In conjunction with the resignation of the Company’s then Chief Executive Officer in February 2016, the Company accelerated the vesting of options that would have vested in the subsequent twelve months and extended the exercise period of the resulting shares from three months to six years. In addition, the Company extended the exercise period for an employee that was terminated in March 2016 from three months to one year. These modifications resulted in incremental stock compensation expense of $59 and $774 included in research and development and general administration, respectively.

 

11. Income Taxes

 

There were no material changes to the unrecognized tax benefits in the three months ended March 31, 2016, and the Company does not expect significant changes to unrecognized tax benefits through the end of the fiscal year. Because of the Company’s history of tax losses, all years remain open to tax audit.

 

12. Commitments and Contingencies

 

Contingencies

 

In the normal course of business, the Company is subject to various legal matters. In the opinion of management, the resolution of such matters will not have a material adverse effect on the Company’s condensed consolidated financial statements.

 

Material Contracts

 

The Company enters into various license, research collaboration and development agreements which provide for payments to the Company for government grants, fees, cost reimbursements typically with a markup, technology transfer and license fees, and royalty payments on sales.

 

The Company has two license agreements to maintain exclusive rights to patents. The Company is also required to pay 1% of net sales of products sold to entities other than the U.S. government. In the event of a sublicense, the Company will owe 21% of license fees and must pass through 1% of the sub-licensee’s net sales of products sold to entities other than the U.S. government. The agreements also stipulate minimum annual royalties of $50.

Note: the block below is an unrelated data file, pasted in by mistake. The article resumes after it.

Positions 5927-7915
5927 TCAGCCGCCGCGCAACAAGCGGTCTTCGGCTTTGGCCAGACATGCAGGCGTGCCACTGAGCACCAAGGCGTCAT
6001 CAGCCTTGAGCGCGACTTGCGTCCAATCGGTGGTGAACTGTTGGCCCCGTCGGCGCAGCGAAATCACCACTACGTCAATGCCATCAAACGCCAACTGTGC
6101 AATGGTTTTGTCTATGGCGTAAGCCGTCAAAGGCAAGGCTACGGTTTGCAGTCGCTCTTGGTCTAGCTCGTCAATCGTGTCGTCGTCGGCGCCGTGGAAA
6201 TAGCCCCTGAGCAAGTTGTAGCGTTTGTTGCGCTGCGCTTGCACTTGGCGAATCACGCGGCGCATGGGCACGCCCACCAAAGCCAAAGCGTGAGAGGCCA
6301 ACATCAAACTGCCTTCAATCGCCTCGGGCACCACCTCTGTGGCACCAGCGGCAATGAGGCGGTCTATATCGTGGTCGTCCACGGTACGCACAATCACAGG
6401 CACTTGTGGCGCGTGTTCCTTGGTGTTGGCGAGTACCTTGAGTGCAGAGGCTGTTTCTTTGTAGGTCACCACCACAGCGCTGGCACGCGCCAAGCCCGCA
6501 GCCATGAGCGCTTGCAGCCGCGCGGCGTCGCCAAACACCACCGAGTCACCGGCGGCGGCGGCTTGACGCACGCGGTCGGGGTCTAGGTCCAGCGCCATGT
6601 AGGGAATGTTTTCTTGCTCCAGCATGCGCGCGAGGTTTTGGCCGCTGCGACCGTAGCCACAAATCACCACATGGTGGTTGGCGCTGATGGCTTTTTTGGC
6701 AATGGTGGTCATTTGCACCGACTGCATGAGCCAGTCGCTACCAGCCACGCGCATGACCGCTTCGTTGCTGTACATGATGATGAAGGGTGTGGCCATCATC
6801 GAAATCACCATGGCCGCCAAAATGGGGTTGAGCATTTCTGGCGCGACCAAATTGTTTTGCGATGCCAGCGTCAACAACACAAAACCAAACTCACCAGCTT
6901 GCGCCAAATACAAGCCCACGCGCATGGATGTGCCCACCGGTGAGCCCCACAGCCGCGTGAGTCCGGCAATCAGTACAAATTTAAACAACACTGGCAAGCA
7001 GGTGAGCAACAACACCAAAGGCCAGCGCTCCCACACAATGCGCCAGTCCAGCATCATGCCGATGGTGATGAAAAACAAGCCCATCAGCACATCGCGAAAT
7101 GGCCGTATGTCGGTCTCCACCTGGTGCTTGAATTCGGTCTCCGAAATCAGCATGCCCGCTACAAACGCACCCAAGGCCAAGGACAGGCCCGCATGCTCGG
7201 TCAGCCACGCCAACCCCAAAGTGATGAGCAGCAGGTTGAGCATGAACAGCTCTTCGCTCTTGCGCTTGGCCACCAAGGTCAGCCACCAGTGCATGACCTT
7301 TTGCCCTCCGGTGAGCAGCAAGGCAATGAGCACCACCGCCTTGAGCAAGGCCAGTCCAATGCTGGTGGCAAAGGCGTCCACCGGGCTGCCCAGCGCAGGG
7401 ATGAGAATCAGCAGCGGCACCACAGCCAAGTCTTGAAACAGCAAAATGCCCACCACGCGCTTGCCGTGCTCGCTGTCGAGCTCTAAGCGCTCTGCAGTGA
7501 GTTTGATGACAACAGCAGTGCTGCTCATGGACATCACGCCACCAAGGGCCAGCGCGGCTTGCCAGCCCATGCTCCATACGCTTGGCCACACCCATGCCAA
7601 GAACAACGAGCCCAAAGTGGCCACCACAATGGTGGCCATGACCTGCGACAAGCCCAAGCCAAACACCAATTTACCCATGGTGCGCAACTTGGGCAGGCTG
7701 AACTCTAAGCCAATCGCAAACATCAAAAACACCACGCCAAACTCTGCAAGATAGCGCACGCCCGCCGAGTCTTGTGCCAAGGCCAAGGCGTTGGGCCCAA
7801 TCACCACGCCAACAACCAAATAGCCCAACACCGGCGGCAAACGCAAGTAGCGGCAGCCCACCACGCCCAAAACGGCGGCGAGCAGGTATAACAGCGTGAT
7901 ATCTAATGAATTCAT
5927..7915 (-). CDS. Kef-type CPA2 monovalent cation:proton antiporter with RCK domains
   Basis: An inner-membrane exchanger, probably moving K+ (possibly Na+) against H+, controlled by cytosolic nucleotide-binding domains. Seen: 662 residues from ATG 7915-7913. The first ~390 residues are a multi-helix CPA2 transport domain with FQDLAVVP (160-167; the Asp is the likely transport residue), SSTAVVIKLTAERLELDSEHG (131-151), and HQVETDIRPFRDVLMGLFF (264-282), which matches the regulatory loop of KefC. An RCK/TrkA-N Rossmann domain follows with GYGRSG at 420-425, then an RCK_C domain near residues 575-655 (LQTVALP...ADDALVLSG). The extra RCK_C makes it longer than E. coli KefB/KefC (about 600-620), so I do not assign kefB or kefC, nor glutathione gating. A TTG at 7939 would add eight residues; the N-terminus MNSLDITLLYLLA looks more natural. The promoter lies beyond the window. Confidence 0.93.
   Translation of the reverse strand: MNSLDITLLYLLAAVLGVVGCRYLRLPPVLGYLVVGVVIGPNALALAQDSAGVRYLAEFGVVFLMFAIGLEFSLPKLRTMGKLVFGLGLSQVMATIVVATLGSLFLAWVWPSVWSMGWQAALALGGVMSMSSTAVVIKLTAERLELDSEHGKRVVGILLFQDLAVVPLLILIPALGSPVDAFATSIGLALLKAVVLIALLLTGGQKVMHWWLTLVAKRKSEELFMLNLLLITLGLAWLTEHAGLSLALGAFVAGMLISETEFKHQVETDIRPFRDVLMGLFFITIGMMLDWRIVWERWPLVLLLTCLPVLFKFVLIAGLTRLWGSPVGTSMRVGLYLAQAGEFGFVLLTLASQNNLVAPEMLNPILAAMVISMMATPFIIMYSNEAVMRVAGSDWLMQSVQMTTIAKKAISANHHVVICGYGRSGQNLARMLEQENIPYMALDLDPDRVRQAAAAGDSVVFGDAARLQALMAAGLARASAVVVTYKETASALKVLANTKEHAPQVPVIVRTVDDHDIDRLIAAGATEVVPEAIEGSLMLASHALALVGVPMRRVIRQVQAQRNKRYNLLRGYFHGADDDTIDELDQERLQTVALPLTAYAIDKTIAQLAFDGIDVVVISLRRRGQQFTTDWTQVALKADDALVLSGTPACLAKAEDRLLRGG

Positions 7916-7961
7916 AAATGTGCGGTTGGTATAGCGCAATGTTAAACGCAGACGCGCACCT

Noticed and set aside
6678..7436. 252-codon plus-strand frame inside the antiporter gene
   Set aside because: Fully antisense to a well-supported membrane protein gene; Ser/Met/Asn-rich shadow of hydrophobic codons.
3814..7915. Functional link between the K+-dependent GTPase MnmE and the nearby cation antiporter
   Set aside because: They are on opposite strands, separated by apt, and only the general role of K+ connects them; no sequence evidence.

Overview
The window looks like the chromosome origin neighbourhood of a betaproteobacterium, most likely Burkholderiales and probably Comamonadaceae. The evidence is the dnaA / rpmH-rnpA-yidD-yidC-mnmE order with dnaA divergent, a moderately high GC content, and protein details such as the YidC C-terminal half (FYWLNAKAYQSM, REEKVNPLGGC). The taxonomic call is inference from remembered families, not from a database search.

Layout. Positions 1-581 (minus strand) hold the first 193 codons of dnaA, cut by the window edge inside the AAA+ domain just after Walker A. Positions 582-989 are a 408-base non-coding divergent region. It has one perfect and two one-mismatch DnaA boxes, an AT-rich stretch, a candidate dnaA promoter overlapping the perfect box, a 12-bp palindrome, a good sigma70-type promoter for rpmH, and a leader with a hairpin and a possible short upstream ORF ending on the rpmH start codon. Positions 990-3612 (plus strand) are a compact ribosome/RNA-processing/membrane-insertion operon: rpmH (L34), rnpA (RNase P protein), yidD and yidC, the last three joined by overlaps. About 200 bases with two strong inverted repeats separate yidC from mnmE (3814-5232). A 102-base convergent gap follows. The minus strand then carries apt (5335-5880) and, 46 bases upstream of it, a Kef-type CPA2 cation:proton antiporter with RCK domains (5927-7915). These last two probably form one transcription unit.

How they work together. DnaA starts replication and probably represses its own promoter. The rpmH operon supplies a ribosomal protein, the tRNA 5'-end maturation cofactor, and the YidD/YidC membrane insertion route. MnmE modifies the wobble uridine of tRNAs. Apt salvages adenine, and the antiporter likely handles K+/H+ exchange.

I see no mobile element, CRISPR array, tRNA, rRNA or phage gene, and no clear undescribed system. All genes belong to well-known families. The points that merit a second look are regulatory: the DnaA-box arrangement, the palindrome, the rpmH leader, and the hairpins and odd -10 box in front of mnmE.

In connection with acquisition of Equipois, the Company assumed the rights and obligations of Equipois under a license agreement with Garrett Brown, the developer of certain intellectual property related to mechanical balance and support arm technologies, which grants us an exclusive license with respect to the technology and patent rights for certain fields of use. Pursuant to the terms of the license agreement, the Company will be required to pay Mr. Brown a single-digit royalty on net receipts, subject to a $50 annual minimum royalty requirement.

 

The Company entered into a supply agreement with Equipois to purchase mechanical arm products on a quarterly basis commencing on December 1, 2015 through December 31, 2016, with a minimum annual price of $157.

 

U.S. Food and Drug Administration Clearance

 

On April 4, 2016, the Company received clearance from the U.S. Food and Drug Administration (“FDA”) to market its Ekso GT robotic exoskeleton for use in the treatment of individuals with hemiplegia due to stroke, individuals with spinal cord injuries at levels T4 to L5, and individuals with spinal cord injuries at levels of T3 to C7 (ASIA D), in accordance with the device’s labeling.